How to Create an Easy Employee Evaluation Form?

How to create an easy employee evaluation form

If you want to know more about the Easy Employee Review Process read my previous article. This is a follow-up to that article.

To create an easy employee evaluation form, you need to put some thought into primarily what questions you will use. The questions should be simple, general, consistent, matter, and scorable so they can be tracked. In this article, I will guide you through these different areas. 

Simple Questions

Don’t make your questions long or complicated. Every supervisor or manager with every level of education and experience should understand the questions for the roles they supervise. These questions should also be relevant for every role in your organization.

Example: “Does the employee complete tasks on time?”

General Questions

You will be using the same questions for all evaluations for all roles. This may make it hard sometimes, but the nature of work can be general if you think at a higher level. The example question above is general enough that a salesperson, a janitor, or an engineer can all be rated with this question.

Consistent Questions

To compare individual results evaluation to evaluation, your questions must be the same. Changing the questions will not allow you to get the data you need to properly rate and understand which employees need support. The simple and general questions above will help you stay consistent.

Questions That Matter

Finding the right questions for your organization are important. This quest to find the questions that matter may lead you to more questions than you should use. Keep your selection of questions to four or five on your evaluation.

What areas matter for your organization? Try to lean hard on performance-based or office culture questions because these are about helping your organization to perform better and work together better as a whole.

Example: “How well does the employee contribute and work with the team?”

Scoreable Questions

The questions you decide on need to be answerable quickly by the supervisors. Witten answers are not advisable as they take longer. The supervisors should simply be able to circle an answer. So, each question should have a simple rating system or be yes/no.

Warning: When you are training your supervisors on these easy evaluations, they need to understand the extreme nature of the lowest and highest ratings.

Lowest Rating

Giving the lowest rating means that the supervisor has a lot of support to give before the next evaluation. The lowest rating is only for the worst-performing person. If rated the lowest multiple times, then this person may be let go or moved to a different position if they’re given a lot of support, but they still don’t improve.

Highest Rating

The highest rating for each question is for the absolute best employees that you consider to be rock stars. The truth is, that most employees are just middle of the road or good employees. Only a small few are considered rock stars. If a supervisor is consistently giving the highest rating for an employee, then that means they think soon this employee will deserve a merit pay raise or promotion.

Yes or No

Yes or no questions are simply scored as 0 or 1.

Example Ratings

Here is how I would set up the two example questions from above:

  1. Does the employee complete tasks on time? 0, 1, 2, 3, 4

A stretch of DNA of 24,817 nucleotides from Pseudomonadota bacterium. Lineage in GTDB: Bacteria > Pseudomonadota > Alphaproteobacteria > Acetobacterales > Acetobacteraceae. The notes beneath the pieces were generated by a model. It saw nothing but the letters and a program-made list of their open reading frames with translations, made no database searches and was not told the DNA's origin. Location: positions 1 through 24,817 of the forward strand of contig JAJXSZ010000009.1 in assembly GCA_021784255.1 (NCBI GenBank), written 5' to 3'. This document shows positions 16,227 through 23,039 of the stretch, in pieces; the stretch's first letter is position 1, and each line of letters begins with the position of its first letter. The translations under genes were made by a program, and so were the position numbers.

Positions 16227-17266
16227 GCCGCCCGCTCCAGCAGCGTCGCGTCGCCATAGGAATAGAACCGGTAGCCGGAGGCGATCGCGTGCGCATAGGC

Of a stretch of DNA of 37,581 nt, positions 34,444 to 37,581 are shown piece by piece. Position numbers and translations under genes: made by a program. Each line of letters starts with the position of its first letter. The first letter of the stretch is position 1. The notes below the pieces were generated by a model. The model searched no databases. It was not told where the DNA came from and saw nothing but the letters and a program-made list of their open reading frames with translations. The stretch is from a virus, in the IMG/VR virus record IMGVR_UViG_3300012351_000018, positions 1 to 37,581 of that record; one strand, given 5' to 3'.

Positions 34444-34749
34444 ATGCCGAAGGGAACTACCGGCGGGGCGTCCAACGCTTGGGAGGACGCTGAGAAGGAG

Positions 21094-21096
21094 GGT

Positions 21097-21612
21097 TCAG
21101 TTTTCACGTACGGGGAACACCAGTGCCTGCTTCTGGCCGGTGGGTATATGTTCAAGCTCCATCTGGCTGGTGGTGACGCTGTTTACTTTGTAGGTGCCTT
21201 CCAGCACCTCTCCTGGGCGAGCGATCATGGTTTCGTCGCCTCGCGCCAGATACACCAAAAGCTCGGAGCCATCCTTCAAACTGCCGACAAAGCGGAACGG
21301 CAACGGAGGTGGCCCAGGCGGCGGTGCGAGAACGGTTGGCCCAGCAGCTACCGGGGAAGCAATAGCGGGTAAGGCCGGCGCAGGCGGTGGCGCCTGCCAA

2. How well does the employee contribute to and work with the team? 0, 1, 2, 3, 4

The supervisor simply circles the rating based on the rating legend below.

Ratings Legend

  • 0 = Lowest or no performance, needs massive support, must improve before next evaluation
  • 1 = Low performance, needs support
  • 2 = Average performance, ask if they need support
  • 3 = Good performance, consider pay raise or promotion if this high for 6-12 months
  • 4 = Best performance, consider pay raise or promotion if this high for 3-6 months

Total Score

The numbered answers are added up to get a total. Divide the total score by the total possible score to get your percentage. This percentage can then be tracked. The example questions above would be score/8 = percentage.


The percentage is tracked on a spreadsheet or any system/program that allows the supervisors, managers, or human resources to see changes over time. Ideally, the scores should stay between 50% and 75% over time. This indicates an average or good employee.

If the percentage goes down and stays below 50% then you need to give that employee more support, move them to a more suitable position, or let them go.

If the percentage goes up and stays above 75% then you need to consider advancing this person. You may give a pay raise, advanced training, or consider them for a promotion.

The paper copy of each evaluation should go into the employee’s HR file after the supervisor has a quick one-on-one meeting to talk about the evaluation results and what type of support if any is needed. An action plan should be agreed to if support is needed.

Moving forward

Now that you have the information you need to create the easy employee evaluation form, you need to decide how often to administer it. This frequency really depends on your organization. What frequency will help you the most? To learn how often employees should be evaluated read my other article here.

This method of employee evaluation is new and creative so if you are looking for more information on traditional evaluations check out these productsOpens in a new tab. on Amazon.

Ian Hopfe

Ian Hopfe is the owner of LBH Business Services Inc. in Edmonton, Alberta, Canada. Ian is an Indigenous Human Resources Consultant. He has over ten years experience in HR and over fifteen years experience in management. All blog articles on this website are written by Ian unless a guest writer is indicated on the post.

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